Japanese Title: Terra e… (TV)
Related: Terra e… (Movie – old version)
Xam’d Lost Memories
Watched in: Japanese
Genre: Action Drama Science Fiction
Length: 24 episodes
- Grand scope with proper closure.
- Intriguing open.
- The sci-fi elements make for an engaging story.
- Needs stronger key villains.
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In another anime with the premise of a protagonist realising his world is a lie, we have Toward the Terra. Where No. 6 setup an ordinary world for the protagonist to exit from, Terra echoes events closer to the likes of The Island or Logan’s Run with a dash of RahXephon and Battlestar Galactica.
In Jomy’s world, talented people join the elites of humanity on the day they reach adulthood. This is an exciting occasion. Who wouldn’t want their child to lead humanity to greatness? This is also a lie. The test of adulthood is actually to identify any potential “Mu” among the populace. They are an evolved race of humans possessing psychic abilities that strike fear in the government. All Mu are executed.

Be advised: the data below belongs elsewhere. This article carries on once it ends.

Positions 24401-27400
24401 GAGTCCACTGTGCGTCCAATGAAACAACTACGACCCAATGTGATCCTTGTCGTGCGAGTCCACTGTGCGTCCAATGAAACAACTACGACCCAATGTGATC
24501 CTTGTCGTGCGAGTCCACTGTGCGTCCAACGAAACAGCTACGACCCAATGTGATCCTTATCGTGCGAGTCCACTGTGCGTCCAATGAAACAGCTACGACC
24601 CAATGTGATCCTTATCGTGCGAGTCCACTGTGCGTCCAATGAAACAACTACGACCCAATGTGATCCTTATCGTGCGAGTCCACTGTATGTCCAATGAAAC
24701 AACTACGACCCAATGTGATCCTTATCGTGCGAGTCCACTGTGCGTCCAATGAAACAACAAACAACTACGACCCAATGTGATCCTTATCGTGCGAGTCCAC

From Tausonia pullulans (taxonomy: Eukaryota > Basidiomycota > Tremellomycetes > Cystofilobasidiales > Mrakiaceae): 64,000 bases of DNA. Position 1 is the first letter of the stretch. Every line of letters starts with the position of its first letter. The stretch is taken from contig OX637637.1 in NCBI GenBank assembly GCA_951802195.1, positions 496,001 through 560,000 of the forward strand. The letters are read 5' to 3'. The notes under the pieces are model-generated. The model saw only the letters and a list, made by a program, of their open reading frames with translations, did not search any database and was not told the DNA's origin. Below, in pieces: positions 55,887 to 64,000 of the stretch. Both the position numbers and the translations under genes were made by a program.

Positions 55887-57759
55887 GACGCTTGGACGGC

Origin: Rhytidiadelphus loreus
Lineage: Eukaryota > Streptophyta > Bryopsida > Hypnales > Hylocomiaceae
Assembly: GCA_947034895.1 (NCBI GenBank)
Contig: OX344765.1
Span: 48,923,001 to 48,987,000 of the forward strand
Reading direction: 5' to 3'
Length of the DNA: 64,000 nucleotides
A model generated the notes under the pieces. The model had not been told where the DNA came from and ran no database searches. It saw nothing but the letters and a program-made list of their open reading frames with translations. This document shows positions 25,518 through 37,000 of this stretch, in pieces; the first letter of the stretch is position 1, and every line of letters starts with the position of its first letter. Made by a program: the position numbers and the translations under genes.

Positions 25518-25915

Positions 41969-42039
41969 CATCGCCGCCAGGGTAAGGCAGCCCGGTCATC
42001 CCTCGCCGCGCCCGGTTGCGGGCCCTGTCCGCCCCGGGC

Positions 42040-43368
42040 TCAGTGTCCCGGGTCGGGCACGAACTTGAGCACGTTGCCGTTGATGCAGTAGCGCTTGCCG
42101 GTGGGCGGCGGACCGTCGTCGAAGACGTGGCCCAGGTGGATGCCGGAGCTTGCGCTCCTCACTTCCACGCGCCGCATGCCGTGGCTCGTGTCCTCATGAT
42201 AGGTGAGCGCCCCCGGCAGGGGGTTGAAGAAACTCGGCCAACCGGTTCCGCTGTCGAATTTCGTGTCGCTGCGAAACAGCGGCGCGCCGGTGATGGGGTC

Jomy’s birthday takes a turn for the weird when a mouse starts talking to him telepathically at an amusement park. It’s not long before he’s on the run as one of the Mu and the lie that is his world tears at the seams. Not only is there a race of psychics that live on a ship among the clouds, their leader Soldier Blue has fallen into a coma and wants Jomy to inherit his power and the burden of leading the Mu to a brighter future.
Toward the Terra immediately differentiates itself from the pack of like-minded stories by going off in a wild direction. This story spans years and ventures to places I didn’t predict. One could watch the first episode of Terra followed by the final episode and have no idea how it got from A to Z. No character is the same by the end of this series.